...New York Times columnist David Brooks warned that Texas Republican Sen. Ted Cruz and similar legislators’ rise to prominence threatens the traditional Republican Party.
Brooks insists the motives of Cruz are less about legislation and policy and more about the politics of undermining the Republican establishment.
Gott in Himmel! What's next? Some revivification of Patrick Henry???
...Ted Cruz, the senator from Canada through Texas, is basically not a legislator in the normal sense, doesn’t have an idea that he’s going to Congress to create coalitions, make alliances, and he is going to pass a lot of legislation. He’s going in more as a media-protest person. And a lot of the House Republicans are in the same mode. They’re not normal members of Congress. They’re not legislators. They want to stop things. And so they’re just being — they just want to obstruct.”...
Brooks, the well-known pants-crease adviser, nearly faints as he hysterically observes that....
"...they’re running against their own party,” he continued. “Ted Cruz is running against Republicans in the Senate. The House Republican Tea Party types are running against the Republican establishment."
Let's flesh out that Patrick Henry allusion a bit, shall we?
..."The question before the House is one of awful moment to this country. For my own part, I consider it as nothing less than a question of freedom or slavery; and in proportion to the magnitude of the subject ought to be the freedom of the debate. It is only in this way that we can hope to arrive at truth, and fulfill the great responsibility which we hold to God and our country. Should I keep back my opinions at such a time, through fear of giving offense, I should consider myself as guilty of treason towards my country, and of an act of disloyalty toward the Majesty of Heaven, which I revere above all earthly kings.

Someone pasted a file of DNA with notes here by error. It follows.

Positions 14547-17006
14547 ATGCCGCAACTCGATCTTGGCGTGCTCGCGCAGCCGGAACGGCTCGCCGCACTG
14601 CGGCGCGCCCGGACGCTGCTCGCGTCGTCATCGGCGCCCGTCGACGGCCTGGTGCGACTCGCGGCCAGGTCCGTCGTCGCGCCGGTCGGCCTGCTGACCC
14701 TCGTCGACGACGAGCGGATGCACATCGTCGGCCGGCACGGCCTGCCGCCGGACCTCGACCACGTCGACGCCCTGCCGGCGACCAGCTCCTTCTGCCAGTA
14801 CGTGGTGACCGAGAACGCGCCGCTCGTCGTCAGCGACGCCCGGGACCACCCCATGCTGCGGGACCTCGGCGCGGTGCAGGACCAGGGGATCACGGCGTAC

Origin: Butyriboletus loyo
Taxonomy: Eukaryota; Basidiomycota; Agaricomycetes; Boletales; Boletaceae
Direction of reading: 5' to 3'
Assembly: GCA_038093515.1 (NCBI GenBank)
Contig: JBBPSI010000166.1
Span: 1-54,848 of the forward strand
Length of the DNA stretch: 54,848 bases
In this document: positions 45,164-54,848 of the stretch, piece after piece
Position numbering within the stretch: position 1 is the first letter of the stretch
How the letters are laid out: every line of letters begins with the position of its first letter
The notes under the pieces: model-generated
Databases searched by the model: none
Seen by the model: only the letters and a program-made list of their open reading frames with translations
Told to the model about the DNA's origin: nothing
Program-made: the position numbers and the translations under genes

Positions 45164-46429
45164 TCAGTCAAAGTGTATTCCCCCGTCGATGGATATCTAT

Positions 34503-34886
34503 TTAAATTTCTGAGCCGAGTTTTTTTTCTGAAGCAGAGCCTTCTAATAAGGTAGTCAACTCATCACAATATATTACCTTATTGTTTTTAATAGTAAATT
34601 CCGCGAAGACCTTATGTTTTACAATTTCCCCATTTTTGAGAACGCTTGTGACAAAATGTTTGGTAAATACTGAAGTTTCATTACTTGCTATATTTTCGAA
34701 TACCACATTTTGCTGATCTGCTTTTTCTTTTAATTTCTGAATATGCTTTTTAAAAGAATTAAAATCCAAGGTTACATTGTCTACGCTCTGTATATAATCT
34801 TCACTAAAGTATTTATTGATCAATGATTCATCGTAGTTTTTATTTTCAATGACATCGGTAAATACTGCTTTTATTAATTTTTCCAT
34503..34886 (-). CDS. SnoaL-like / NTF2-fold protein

"Mr. President, it is natural to man to indulge in the illusions of hope. We are apt to shut our eyes against a painful truth, and listen to the song of that siren till she transforms us into beasts. Is this the part of wise men, engaged in a great and arduous struggle for liberty? Are we disposed to be of the number of those who, having eyes, see not, and, having ears, hear not, the things which so nearly concern their temporal salvation? For my part, whatever anguish of spirit it may cost, I am willing to know the whole truth; to know the worst, and to provide for it.
"I have but one lamp by which my feet are guided, and that is the lamp of experience. I know of no way of judging of the future but by the past. And judging by the past, I wish to know what there has been in the conduct of the
And to the foppish Brooks' remarks that these un-creased pants-Conservatives cannot be bought with committee assignments or with earmark-bribes, Henry also had a riposte:
"Suffer not yourselves to be betrayed with a kiss".
Clearly, this Patrick Henry character didn't have well-creased pants! But apparently he had critics just like Brooks.
"...Shall we try argument? Sir, we have been trying that for the last ten years. Have we anything new to offer upon the subject? Nothing. We have held the subject up in every light of which it is capable; but it has been all in vain. Shall we resort to entreaty and humble supplication? What terms shall we find which have not been already exhausted? Let us not, I beseech you, sir, deceive ourselves. Sir, we have done everything that could be done to avert the storm which is now coming on. We have petitioned; we have remonstrated; we have supplicated; we have prostrated ourselves before the throne, and have implored its interposition to arrest the tyrannical hands of the
Brooks belongs to the Old Guard. But there's a New Guard in town, called the Tea Party.
Patrick Henry would be proud.